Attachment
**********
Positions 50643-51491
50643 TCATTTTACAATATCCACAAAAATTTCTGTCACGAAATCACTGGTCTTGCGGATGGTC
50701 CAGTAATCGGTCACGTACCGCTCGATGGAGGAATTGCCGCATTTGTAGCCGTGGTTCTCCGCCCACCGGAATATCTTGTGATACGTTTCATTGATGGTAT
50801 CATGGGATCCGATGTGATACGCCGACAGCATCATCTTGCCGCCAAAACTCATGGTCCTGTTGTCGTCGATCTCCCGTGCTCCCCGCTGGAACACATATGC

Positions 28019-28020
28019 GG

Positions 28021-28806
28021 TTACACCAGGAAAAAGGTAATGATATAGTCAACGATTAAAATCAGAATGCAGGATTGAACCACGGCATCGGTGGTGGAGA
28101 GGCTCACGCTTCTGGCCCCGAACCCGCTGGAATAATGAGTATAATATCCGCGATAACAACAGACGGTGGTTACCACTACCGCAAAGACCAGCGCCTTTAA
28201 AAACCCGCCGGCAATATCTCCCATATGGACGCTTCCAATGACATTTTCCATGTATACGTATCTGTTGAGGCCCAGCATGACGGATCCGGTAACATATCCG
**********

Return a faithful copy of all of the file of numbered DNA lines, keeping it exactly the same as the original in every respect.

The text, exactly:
Positions 50643-51491
50643 TCATTTTACAATATCCACAAAAATTTCTGTCACGAAATCACTGGTCTTGCGGATGGTC
50701 CAGTAATCGGTCACGTACCGCTCGATGGAGGAATTGCCGCATTTGTAGCCGTGGTTCTCCGCCCACCGGAATATCTTGTGATACGTTTCATTGATGGTAT
50801 CATGGGATCCGATGTGATACGCCGACAGCATCATCTTGCCGCCAAAACTCATGGTCCTGTTGTCGTCGATCTCCCGTGCTCCCCGCTGGAACACATATGC

Positions 28019-28020
28019 GG

Positions 28021-28806
28021 TTACACCAGGAAAAAGGTAATGATATAGTCAACGATTAAAATCAGAATGCAGGATTGAACCACGGCATCGGTGGTGGAGA
28101 GGCTCACGCTTCTGGCCCCGAACCCGCTGGAATAATGAGTATAATATCCGCGATAACAACAGACGGTGGTTACCACTACCGCAAAGACCAGCGCCTTTAA
28201 AAACCCGCCGGCAATATCTCCCATATGGACGCTTCCAATGACATTTTCCATGTATACGTATCTGTTGAGGCCCAGCATGACGGATCCGGTAACATATCCG